27.3%     26.7%     27.0%      27.6%
                                                                                                                                                                                              24.9%

                                                     20.0%




                                                     10.0%




                                                     0.0%
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                                                                                                                                                                                                                                           Page 7
In addition, NFS is continuing to look at local produce purchases throughout the year. Based on
data from Bay Cities Produce, NFS will able to trend local purchases seasonally from year to
year as in Figure 3. NFS Local Produce Percentage, FY2011.

Summary of Green Operations Practices
1. The department continues to be an active member of Health Care Without Harm (HCWH), a
   subsidiary of Physicians for Social Responsibility. As a member of HCHW, the department
   has taken an active role in implementing the nationwide “Balanced Menus Project” which
   seeks to reduce greenhouse gas by including more plant-based items on the menus and by
   modifying purchasing choices. New menus use more local and/or sustainable foods
2. In April 2011, twenty four reach-in refrigerators and freezers were replaced with new
   Energy-Star rated units.

Education and Outreach

Summary of Education and External Outreach Initiatives
1. Nutrition information postings - Nutrition facts are now posted in the Moffitt Café so that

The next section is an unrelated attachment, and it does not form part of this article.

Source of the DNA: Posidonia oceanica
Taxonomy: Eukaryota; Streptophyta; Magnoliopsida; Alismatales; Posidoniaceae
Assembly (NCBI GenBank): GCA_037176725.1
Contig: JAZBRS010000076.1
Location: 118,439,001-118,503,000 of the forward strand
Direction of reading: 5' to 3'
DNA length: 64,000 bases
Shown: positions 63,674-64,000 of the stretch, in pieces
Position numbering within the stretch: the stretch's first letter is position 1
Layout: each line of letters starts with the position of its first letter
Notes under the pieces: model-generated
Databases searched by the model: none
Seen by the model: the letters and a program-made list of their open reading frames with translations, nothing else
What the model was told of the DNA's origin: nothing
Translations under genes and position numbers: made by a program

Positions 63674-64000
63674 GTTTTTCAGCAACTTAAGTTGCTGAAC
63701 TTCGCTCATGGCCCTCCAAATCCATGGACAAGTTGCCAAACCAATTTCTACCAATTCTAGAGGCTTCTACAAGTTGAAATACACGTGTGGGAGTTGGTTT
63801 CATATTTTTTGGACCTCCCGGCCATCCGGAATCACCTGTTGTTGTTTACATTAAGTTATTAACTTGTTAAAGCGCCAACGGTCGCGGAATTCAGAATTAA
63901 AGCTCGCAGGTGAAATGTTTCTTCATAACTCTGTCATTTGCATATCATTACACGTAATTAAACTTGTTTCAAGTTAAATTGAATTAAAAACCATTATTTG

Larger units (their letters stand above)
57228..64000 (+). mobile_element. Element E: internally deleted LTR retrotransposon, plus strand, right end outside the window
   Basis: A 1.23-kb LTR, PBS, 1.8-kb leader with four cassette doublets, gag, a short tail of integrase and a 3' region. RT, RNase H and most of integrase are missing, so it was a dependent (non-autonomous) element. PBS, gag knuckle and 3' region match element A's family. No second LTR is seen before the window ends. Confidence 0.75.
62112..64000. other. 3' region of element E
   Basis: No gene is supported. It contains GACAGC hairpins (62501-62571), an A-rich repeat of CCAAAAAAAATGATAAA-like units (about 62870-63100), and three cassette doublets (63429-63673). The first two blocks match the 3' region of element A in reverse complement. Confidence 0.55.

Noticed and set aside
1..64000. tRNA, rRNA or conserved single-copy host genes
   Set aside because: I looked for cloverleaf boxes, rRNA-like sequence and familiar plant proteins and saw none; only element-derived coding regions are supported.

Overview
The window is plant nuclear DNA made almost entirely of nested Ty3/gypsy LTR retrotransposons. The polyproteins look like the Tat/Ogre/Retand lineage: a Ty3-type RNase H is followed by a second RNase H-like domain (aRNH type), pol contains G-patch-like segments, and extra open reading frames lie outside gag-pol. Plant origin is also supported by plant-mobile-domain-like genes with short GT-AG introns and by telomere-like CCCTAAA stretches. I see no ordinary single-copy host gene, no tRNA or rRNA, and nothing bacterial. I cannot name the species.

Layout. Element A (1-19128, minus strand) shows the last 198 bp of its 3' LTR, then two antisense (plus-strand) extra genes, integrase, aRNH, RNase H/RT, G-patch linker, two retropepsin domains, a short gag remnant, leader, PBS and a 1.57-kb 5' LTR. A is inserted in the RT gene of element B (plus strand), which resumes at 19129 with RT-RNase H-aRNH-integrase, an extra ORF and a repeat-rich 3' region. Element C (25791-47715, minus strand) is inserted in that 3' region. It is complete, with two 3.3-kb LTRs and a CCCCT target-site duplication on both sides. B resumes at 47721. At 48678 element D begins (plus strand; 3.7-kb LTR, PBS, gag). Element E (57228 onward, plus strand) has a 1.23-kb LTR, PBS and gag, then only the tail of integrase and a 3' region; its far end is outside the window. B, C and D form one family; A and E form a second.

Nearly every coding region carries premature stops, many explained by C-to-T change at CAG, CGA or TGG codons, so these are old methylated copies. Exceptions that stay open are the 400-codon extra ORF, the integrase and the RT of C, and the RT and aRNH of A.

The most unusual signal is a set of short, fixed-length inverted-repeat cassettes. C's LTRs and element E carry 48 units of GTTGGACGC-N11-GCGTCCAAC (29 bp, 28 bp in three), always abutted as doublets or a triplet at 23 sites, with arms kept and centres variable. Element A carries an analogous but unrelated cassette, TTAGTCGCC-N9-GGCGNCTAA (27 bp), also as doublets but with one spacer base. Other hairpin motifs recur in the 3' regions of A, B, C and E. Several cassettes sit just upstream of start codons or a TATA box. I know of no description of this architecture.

patrons can make informed choices about their food purchases. Food labels for items
   produced by NFS including nutrition facts. Other point-of-purchase signage includes
   nutrition facts for items that are not prepackaged.
2. New digital signage in the Moffitt Café indicates whether a menu item is vegetarian, vegan,
   sustainable or Smart Choice. This signage is in all six stations as well as on a greeter board in
   the Moffitt Café entrance and in the Moffitt Café Express coffee shop.
3. There is a monthly newsletter, Moffitt Café Bites, given out for free in the café
4. Department representatives performed the following educational and outreach activities
   during the year:

              June 2010: Dan Henroid from NFS presented “Healthy Sustainable Food” AND
               “Evidence of Inefficiency – aka Garbage! Saving Through Prevention, Reuse,
               Donation, and Recycling”. California Higher Education Sustainability
               Conference. Los Angeles CA.

              June 2010: Dan Henroid from NFS presented “From Trash to Cash: Innovating Out
               Of The Box” and “Creating Sustainable Healthcare Foodservice Operations”, at the
               Association for Healthcare Foodservice Annual Conference. Austin, TX.

              February 2011: Jack Henderson from NFS, and Dr. Sarah Janssen and Lena
               Brook from Physicians for Social Responsibility presented sustainable food goals
               and achievements to UCSF medical residents.

              April 2011: Dan Henroid from NFS presented “Challenges to Providing Sustainable
               Food in Healthcare, at the CleanMed Annual Conference. Phoenix, AZ.

              June 2011: Dan Henroid from NFS presented “Healthy and Sustainable Foods at the
               California Higher Education Sustainability Conference. Long Beach, CA.

                                                                                              Page 8
              September 2010 : Peer reviewed article published: Madsen, S.H., Lalush, S.,
               Anaya, M., Henderson, J., Minor, C., Henroid, D., & Bhow, A. Implementing
               composting and recycling in patient food service systems. Journal of the